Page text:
More developers are building up instead of out, a new report from RentCafe says.
Since the 1990s, the share of low-rise buildings decreased from 92% to 48% of structures currently being built.
The share of mid-rise apartments under construction today is 41%, up considerably from 6% in the 1990s. High-rise apartment building has also increased its shares from 2% to 11% in the same time frame.
Residential skyscrapers are also becoming popular, going from only eight in the 1990s to 68 during the 2010s. From the early 2000s through the 2010s, the number of residential skyscrapers nearly doubles, RentCafe said.
The top 10 tallest apartment buildings in the U.S. were developed over the last three decades. Boston has the highest share of high rise apartment building growth this decade, outrunning other large metros including New York City.
In Boston, 55% of completed apartment buildings have more than 12 floors, while 51% of what was built in NYC since 2010 is in the same height category, and 41% in Chicago.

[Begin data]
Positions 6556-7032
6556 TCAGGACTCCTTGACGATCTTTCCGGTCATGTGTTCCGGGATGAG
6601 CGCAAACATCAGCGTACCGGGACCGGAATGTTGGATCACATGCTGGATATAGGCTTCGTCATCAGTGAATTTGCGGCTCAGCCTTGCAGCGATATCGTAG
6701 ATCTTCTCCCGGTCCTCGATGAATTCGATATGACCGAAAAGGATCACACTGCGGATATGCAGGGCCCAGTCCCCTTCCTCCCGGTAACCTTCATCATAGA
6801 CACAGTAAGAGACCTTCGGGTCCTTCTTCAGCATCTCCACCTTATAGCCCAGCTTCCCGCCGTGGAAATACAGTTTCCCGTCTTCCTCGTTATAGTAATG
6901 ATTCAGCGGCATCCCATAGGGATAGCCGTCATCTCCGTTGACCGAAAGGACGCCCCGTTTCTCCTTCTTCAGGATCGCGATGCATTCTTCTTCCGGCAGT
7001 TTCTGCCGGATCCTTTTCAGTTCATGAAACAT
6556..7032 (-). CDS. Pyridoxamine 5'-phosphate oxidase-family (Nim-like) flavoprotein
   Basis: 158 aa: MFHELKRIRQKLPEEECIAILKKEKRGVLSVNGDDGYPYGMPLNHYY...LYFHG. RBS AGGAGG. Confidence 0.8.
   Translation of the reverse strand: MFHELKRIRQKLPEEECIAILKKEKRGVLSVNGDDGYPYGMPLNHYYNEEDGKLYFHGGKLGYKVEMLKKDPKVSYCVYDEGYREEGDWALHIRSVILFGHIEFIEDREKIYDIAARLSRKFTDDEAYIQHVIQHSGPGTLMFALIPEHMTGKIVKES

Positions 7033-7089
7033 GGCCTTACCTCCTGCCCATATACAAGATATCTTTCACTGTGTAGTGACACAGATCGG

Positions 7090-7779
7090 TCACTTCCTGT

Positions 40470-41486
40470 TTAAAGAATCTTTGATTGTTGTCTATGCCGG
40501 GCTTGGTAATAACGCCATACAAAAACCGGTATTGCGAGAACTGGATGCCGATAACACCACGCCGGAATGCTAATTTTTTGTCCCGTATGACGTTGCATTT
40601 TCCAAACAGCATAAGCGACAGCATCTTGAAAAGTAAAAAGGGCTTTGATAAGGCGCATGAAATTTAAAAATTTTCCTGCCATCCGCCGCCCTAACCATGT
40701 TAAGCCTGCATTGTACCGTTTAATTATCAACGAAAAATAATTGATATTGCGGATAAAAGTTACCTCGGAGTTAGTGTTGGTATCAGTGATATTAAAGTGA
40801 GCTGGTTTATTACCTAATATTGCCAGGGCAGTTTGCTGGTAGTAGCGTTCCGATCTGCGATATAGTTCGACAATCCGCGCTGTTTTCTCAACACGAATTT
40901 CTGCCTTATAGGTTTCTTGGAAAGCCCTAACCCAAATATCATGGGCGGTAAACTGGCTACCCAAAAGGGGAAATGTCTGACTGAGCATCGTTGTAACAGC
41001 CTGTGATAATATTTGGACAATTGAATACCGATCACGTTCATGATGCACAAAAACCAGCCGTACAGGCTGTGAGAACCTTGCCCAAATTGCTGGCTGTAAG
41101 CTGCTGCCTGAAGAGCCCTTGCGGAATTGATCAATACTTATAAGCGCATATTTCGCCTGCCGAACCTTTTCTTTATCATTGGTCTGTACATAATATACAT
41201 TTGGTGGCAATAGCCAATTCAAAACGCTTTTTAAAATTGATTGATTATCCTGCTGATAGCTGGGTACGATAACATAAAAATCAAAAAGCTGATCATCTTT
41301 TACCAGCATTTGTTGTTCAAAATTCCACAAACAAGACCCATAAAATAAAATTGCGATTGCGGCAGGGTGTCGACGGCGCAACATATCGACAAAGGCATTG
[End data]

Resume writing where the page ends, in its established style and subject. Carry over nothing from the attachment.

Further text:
In the previous two decades, New York City led with a 61% share of high-rise buildings in the 2000s and a 46% share in the 1990s, remaining the city with the most high-rise residential buildings in the U.S.
Although going up might be the trend, there are some cities sticking to low-rise development.
Jacksonville, Florida had a 92% share of low-rise development and delivered no high-rise apartment buildings this decade.
Tall buildings have not been the preferred type for Las Vegas and El Paso, Texas either. These two cities saw its share of low-rise buildings rising to 98%, with the rest of deliveries being mid-rise.
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Source: HousingWire Magazine